I also am very diplomatic. Even though I will be the first one to announce my opinion, I don’t want to MAKE anyone do anything. I had the bridesmaids vote (via text!) which dress they liked the best. I also think that I should point out that for the area I grew up in, 21 isn’t actually all that young to be married. A handful of people I graduated high school with are already married and even have children. My Mom and Dad were 21 and 22 when they got married. I guess because it’s always been around me, I don’t really view myself as being “too young to marry” (which I’ve been told by people around Philadelphia when they heard I was getting married).
GTTC: How do you think it would be different to plan your wedding if you were older?
ME: I’m not exactly sure how different it would be. I think that as people age, they become more independent of their parents and the community/support system that helped to raise them. I can’t even imagine planning a wedding with my family and friends not so actively involved. I also think that it wouldn’t be as nice. I won’t have the money that my parents are shelling out for the wedding for a VERY long time. I think that sometimes, older brides are often expected to foot the bill themselves because they are so “independent” and “grown-up”.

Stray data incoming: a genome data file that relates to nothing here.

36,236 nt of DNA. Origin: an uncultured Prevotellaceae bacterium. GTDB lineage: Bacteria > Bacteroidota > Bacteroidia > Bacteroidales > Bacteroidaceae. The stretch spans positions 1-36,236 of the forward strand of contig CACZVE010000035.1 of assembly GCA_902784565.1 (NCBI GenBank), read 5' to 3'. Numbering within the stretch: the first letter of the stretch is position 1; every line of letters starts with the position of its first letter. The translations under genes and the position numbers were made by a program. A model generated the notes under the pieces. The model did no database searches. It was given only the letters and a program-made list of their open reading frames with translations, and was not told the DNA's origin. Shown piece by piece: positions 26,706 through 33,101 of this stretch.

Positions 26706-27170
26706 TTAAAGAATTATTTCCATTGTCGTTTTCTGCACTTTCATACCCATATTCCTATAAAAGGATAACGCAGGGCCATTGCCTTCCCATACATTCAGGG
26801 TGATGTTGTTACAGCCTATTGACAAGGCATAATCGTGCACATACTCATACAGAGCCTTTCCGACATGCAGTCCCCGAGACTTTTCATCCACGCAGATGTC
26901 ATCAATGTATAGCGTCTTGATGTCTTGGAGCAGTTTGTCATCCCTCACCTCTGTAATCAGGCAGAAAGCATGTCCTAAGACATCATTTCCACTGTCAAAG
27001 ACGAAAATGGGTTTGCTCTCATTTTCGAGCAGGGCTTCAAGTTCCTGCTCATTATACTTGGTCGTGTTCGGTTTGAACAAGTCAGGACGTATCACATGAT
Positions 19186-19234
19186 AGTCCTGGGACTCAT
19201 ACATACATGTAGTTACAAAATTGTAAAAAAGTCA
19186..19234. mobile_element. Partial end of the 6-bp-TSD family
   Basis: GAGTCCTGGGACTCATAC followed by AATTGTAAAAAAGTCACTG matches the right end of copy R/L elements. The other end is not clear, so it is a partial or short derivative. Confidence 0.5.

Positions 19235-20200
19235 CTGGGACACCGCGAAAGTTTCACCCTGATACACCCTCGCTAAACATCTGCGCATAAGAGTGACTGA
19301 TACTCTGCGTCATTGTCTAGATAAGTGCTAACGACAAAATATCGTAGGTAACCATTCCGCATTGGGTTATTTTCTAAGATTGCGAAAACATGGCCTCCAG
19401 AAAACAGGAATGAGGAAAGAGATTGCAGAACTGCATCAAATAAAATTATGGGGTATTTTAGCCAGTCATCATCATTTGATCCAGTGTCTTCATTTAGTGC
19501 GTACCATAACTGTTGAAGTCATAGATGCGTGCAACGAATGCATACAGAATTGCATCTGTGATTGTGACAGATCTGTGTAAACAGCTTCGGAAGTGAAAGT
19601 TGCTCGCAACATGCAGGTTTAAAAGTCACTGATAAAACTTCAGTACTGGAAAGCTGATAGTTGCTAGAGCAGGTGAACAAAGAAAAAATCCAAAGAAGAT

GTTC: Is there anything else you would like to add?
ME: I love Sam more than anything. If money was a problem (which it can be for couples who are so young and still dependant) and our parents were unsupportive (which is a possible problem for young and old couples alike), I would marry him at the courthouse in a heartbeat. However, I can’t express to you how thankful I am that both of our families are so willing and ready to help as well as so supportive of our “young wedding”. I think both sides see how hard we have fallen for each other and would never want to stand in the way of that.
Surrounded by family and friends, Meghan and Sam will marry during a traditional ceremony followed by a reception in Meghan’s hometown on August 6, 2011 – less than three months after they graduate from college. Congratulations to you both; all the best